Living Lighter to Save the Pika

I’m writing this column from the heart of California’s Sierra Nevada range near Yosemite National Park. It’s beautiful here and not as hot as Las Vegas in early September, but there is ample evidence of rising temperatures as the effects of climate change become increasingly obvious.

The wide-spread bark beetle infestation in the western U.S. has resulted in large numbers of dead or dying trees. And California’s fire season is now seemingly without end, with numerous wildfires currently raging in the state, one of them quite nearby. Animals are feeling the effects of the climate crisis. Pika are cute little critters that thrive in the high country. They are running out of habitat as warmer temperatures cause them to seek the cooler temperatures of ever-higher terrain. Guess what: Higher is running out.

Yes, climate change is here and its effects are visible to anyone willing to take a look. I shudder to imagine the reaction John Muir would have if he could once again visit his beloved Sierras.

Experiences like these drive me to live lighter on the planet, for what we do to the Pika, we do to ourselves. A shift is underway but at this point, a post-carbon society can not come soon enough. Just how soon is up to us, but there is some good news that we’re making progress.

Technology alone will not save us from ourselves, but it can play a key role. I think photovoltaic (PV) power is a good example. Of all the solar energy technologies, PV is perhaps the most elegant. It converts sunlight directly to electricity, with no middle-man so to speak. PV does not use water (a real plus in the arid Mojave Desert) and rarely needs maintenance. Panels are so robust that they come with performance warranties of twenty years or more.

Global implementation is growing rapidly and technological advances are improving performance while reducing cost. In fact, according to a recent article published by the American Association for the Advancement of Science, “PV electricity today costs less than that from a new natural gas peaking plant, and is rapidly encroaching on combined cycle baseload generation costs.”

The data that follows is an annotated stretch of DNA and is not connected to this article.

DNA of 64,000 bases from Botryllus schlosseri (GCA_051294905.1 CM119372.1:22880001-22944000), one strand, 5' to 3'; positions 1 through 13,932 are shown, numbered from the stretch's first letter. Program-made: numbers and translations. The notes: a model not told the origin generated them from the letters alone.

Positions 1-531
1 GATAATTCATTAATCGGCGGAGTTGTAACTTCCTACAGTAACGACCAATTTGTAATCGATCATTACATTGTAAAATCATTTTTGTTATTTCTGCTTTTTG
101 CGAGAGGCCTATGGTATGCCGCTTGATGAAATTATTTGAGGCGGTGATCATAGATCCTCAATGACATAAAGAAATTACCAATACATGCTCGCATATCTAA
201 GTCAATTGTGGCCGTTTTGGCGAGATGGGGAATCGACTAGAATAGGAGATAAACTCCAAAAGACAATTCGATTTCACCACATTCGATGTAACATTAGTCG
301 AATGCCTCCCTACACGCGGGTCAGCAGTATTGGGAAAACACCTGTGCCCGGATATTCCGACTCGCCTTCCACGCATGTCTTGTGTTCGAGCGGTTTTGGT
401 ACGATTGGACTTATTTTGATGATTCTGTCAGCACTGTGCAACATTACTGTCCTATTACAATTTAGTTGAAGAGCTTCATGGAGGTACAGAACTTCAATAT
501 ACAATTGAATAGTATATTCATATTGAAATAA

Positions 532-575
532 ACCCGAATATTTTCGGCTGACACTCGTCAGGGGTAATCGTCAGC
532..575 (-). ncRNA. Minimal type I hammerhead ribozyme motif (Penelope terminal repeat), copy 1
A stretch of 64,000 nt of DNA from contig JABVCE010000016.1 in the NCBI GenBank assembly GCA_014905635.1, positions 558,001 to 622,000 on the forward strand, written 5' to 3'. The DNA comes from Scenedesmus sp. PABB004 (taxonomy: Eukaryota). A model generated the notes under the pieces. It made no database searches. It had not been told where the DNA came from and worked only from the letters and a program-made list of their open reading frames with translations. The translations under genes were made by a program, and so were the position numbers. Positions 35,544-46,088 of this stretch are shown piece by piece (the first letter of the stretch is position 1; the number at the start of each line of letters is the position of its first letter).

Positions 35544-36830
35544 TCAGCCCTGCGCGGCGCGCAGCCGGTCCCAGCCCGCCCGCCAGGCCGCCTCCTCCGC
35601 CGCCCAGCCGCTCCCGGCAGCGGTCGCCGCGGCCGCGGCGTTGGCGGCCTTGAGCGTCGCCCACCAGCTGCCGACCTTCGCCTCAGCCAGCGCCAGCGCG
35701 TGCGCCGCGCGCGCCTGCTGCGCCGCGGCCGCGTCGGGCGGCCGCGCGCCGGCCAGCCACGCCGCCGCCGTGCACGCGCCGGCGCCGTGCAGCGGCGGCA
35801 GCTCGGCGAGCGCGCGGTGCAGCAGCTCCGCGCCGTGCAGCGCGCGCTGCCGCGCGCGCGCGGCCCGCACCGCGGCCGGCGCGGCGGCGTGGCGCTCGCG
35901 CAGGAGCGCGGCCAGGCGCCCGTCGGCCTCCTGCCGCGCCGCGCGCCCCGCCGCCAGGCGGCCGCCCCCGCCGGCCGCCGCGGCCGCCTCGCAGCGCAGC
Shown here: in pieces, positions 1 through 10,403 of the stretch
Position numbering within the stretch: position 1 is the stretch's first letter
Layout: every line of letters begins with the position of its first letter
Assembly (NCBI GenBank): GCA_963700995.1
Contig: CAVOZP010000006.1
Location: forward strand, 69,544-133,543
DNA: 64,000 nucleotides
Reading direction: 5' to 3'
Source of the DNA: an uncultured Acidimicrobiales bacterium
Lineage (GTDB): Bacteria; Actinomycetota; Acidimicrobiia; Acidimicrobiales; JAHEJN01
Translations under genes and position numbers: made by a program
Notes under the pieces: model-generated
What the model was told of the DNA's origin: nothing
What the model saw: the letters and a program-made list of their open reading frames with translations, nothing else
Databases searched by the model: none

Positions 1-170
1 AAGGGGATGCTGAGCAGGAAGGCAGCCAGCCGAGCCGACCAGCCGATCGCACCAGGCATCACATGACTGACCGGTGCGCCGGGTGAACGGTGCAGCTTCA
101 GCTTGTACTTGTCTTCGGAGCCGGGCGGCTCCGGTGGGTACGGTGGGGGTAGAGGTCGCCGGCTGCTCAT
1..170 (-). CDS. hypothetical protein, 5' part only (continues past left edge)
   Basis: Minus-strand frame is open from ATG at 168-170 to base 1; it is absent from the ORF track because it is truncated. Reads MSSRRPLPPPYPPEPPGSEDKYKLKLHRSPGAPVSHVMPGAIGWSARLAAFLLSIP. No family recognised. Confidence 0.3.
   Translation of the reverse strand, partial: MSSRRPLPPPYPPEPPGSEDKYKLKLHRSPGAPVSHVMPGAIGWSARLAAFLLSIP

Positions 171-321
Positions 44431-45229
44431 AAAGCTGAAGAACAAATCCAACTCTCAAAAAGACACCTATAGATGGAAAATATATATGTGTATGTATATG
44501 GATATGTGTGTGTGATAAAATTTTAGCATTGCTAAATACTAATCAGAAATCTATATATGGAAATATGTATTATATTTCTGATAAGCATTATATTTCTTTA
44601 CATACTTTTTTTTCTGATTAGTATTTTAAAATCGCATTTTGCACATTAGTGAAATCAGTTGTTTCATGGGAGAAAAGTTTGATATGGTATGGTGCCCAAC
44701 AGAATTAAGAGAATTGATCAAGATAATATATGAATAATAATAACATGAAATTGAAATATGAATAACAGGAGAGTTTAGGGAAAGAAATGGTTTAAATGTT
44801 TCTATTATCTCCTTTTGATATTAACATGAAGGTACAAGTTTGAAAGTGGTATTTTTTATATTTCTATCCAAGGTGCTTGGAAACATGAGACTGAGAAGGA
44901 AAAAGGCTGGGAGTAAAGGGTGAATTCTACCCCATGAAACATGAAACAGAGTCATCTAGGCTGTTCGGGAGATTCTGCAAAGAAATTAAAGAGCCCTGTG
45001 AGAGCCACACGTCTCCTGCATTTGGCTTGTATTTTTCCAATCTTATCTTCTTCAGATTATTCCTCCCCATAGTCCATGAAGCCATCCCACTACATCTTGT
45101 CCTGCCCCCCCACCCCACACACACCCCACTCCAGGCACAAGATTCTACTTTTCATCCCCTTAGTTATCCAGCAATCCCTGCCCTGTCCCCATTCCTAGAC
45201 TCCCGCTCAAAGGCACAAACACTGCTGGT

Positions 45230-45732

Manufacturing output has grown by a factor of 200 over the last twenty years. PV power can be scaled to any application, from a watch to a house to a utility-scale plant. It’s easy and quick to install. For example, Spain built more than two gigawatts of PV power plants in 2008 alone. Conventional power plants take many years to build.

The shift to renewable energy is an important factor in controlling energy costs over the long term and homeowners can directly benefit from this trend. One of the best ways to find out more is by attending the Southern Nevada Solar Home Tour on Saturday, October 3.

The tour is organized by Solar NV, the non-profit Southern Nevada chapter of the American Solar Energy Society (ASES). Each year ASES organizes the National Solar Tour with well over one hundred thousand attendees in communities across the U.S. The event provides a way to meet and learn from the growing number of people who are reducing their energy costs and carbon footprints through renewable energy, green building and various efficiency strategies. Each stop on the tour is unique and since it’s self-guided, you get to decide what interests you most.

The Southern Nevada Solar Home Tour has been a regular yearly event for the last several years and typically sells out in advance. More information and registration details can be found at

Attending the tour can open a new realm of possibilities for living a greener lifestyle. That’s a good thing for the trees, the Pika and for us.

Green Living column for Thursday, September 10, 2010, published in the Las Vegas Review Journal: “Power of sun put on parade during annual tour”